Sure, there’s both an art and a science to creating great music that resonates with your target audience. 

But creating music for the sake of tickling ears instead of changing hearts is a losing game. Such is the fruit of a “churn and burn” mindset. 

Songs don’t get better by creating music people allegedly want to hear and then moving on to the next one as quickly as possible. 

Songs get better by hearing them performed creatively and often. 

One of my favorite songs is Dive by Steven Curtis Chapman. When Steven and Ricky Skaggs did a mashup on it, I was not in any way offended to hear that application of a classic Contemporary Christian song. 

You kidding?! I was like a kid in a candy store! I get to hear one of my favorite CCM songs performed by one of my favorite Bluegrass artists? Too cool! 

This will become a thing of the past unless we change our tune.

Songs are not Being Given the Opportunity to Live a Long, Fruitful Life 

Andrew Fletcher said, “Let me make the songs of a nation, and I care not who makes its laws.”

Songs are transformational. And when we treat them as anything less, they fire back with the vengeance of obscurity. 

At, we’re just silly enough to believe that a song is something special (more on that specifically in a bit). 

Songs deserve to live a long life, not whither away and die in last place on a top 20 countdown or—worse—in virtual obscurity as the 6th song on an album nobody is listening to.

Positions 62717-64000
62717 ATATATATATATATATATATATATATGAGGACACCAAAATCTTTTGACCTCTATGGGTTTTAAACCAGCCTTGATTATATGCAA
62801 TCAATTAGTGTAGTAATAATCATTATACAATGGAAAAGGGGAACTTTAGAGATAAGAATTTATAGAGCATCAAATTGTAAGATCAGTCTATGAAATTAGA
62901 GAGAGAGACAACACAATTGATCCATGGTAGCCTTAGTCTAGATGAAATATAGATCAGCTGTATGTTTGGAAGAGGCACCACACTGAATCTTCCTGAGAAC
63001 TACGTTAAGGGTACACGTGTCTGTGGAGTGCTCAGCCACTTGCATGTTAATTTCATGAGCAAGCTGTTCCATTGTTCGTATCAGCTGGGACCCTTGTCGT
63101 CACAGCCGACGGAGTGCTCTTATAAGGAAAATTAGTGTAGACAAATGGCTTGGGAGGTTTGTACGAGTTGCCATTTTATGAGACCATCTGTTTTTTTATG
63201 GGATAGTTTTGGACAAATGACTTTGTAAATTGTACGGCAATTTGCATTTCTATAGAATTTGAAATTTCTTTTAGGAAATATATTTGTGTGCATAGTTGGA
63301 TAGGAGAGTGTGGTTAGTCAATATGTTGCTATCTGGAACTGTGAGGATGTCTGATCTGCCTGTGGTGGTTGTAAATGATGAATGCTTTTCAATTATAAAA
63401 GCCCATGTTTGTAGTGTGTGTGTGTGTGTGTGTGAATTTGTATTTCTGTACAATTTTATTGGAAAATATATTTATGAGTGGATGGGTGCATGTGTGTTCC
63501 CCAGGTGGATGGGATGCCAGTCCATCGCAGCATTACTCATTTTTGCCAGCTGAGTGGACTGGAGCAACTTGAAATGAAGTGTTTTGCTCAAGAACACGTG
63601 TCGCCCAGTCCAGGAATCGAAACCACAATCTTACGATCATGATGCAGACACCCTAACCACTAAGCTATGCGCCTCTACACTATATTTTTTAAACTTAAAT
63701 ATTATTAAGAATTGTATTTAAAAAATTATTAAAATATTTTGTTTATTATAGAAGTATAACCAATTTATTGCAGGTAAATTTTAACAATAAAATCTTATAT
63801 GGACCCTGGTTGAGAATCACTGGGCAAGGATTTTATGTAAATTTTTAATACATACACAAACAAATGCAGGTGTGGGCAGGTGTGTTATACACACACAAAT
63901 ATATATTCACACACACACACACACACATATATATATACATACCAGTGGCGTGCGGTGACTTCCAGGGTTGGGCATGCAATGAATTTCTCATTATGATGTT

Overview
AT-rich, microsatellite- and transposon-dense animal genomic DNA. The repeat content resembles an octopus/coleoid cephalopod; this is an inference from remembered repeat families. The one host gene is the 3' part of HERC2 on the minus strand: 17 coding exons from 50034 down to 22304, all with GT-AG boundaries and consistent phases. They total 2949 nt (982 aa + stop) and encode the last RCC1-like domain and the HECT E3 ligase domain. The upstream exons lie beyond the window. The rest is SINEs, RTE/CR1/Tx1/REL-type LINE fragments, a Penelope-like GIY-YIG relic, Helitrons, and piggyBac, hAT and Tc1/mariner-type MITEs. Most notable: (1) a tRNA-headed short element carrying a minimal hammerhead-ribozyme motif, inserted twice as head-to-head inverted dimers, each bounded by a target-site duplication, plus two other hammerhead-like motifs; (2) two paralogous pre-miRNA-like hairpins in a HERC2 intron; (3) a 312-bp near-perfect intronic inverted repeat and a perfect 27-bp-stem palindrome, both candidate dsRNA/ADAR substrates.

But is this wishful thinking? Have the people spoken, and this is just how it is? 

I don’t think so. Now, that’s certainly the case with some things. For example, people just don’t listen to CDs anymore. They shuffle their music on Spotify, Amazon Music, and Apple Music. 

They want to discover new stuff. Occasionally they’ll fall in love with an artist and listen to song #6 on the new album, but that is—admittedly—quite rare. 

However, let’s zoom out and look at the wider commercial music industry. Mashups and new recordings are quite common. 

When I think of Stevie Wonder’s classic, Higher Ground, I sometimes forget it was his song and hear The Red Hot Chili Peppers in my mind. 

That song was revitalized for an entirely new generation. And this same mindset used to be the normal thinking in Southern Gospel and Bluegrass, the primary audiences we serve. 

Let’s make the song great again. 

Let’s not treat each song as a potential lure to make a few bucks with a radio stint, and instead, write, perform, record, and rerecord with the intent of making the song live long and prosper.🖖🏻

Let’s stop sacrificing great on the altar of more